With new spring and summer exhibitions on the horizon, it’s the last chance to take in four exhibitions at the Confederation Centre Art Gallery in Charlottetown. Give Me Shelter and Eye Candy will both close April 6, and Gerard Clarkes: A Haunted Land and The Drive both conclude in early May.
The Centre’s concourse features a selection of larger works by Canadian painters Marcel Barbeau, Louis Belzile, Wayne Boucher and David Urban. Dubbed Eye Candy, these rich and colourful works were recently donated to the Gallery’s permanent collection and present lively bursts of colour for winter-weary visitors.
Give Me Shelter is a two-gallery survey of emerging artists based in St. John’s, NL. This exhibition features a variety of mediums, ranging from painting and drawing, to video and photography, to sculpture and textile.
“I really enjoyed getting to know the artistic scene in St. John’s,” says exhibition Curator Pan Wendt. “Most of the artists there are not actually from the city, which shelters many subcultures from around the world. This became a theme for a show—St. John’s as a sort of safe harbour, a place one can carve out a unique identity.”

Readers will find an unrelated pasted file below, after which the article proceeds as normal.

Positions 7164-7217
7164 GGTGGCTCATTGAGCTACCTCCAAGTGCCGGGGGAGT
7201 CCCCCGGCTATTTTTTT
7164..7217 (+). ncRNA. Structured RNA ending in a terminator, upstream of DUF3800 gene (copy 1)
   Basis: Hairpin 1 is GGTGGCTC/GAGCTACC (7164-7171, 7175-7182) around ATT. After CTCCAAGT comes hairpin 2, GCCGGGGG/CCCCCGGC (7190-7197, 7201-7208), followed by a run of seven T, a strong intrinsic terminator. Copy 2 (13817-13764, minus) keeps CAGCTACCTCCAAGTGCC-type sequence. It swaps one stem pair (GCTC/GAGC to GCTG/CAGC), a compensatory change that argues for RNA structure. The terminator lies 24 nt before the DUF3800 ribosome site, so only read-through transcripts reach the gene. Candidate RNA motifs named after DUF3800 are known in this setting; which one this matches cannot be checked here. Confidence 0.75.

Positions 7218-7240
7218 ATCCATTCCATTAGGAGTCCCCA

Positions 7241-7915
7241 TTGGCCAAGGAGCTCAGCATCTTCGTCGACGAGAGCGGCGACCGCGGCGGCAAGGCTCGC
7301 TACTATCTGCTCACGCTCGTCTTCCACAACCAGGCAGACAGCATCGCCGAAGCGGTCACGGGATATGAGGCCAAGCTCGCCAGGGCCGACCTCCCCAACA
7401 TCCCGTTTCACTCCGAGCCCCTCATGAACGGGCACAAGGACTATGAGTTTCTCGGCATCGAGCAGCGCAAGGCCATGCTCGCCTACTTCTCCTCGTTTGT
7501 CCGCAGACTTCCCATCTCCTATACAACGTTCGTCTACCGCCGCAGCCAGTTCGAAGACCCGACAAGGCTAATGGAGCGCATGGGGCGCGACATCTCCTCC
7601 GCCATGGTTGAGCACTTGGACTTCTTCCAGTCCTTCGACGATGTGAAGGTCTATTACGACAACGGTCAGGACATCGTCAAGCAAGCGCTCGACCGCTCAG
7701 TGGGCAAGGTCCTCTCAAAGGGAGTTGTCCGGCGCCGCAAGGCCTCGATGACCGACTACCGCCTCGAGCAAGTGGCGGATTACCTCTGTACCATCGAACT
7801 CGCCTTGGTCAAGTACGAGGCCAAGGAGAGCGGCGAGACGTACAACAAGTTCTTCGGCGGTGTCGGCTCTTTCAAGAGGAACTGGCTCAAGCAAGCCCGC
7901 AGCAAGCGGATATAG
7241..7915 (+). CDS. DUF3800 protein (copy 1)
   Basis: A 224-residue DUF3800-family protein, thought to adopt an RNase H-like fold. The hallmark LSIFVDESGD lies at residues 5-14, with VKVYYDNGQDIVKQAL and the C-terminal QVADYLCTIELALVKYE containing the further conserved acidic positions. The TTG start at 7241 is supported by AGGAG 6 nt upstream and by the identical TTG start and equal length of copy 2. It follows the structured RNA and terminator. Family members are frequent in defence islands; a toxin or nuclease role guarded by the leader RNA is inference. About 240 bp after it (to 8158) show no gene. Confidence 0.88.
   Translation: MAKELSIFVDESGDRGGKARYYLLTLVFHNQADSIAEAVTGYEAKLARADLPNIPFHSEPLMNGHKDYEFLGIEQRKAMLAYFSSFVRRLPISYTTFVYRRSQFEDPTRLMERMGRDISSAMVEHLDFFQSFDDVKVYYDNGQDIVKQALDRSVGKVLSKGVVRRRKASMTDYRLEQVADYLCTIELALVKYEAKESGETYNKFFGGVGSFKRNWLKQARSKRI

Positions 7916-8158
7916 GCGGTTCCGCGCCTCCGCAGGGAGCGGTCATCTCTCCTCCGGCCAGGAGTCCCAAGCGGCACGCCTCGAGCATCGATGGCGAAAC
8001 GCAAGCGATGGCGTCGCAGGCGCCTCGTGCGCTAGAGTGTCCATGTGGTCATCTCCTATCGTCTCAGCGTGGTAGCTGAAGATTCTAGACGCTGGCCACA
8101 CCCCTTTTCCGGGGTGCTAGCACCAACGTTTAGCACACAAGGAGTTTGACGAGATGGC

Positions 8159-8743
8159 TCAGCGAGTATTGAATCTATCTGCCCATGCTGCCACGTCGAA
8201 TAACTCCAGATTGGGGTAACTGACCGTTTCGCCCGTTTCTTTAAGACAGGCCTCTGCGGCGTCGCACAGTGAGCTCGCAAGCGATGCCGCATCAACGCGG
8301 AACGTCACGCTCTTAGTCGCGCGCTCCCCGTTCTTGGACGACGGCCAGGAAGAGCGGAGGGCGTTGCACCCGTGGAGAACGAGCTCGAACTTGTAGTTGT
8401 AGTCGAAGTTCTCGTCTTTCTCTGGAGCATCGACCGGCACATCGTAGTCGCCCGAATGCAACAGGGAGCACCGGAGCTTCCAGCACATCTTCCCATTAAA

The very popular winter exhibition The Drive situates the work of Tom Thomson, the Group of Seven, and their peers in relation to diverse Indigenous and Canadian artists in order to highlight the complexity of the representation of landscape. Organized and circulated by the Art Gallery of Guelph, the exhibition speaks to the effects of colonization and changing relationships to the land through creative responses around sustainability and environmental justice.
PEI-based artist Gerard Clarkes is the focus of A Haunted Land, showing until May 9. This major exhibition features a large selection of the enigmatic, theatrical landscapes he produced in Toronto in the 1960s and 1970s as well as a selection of more recent works painted in Mexico over the past decade.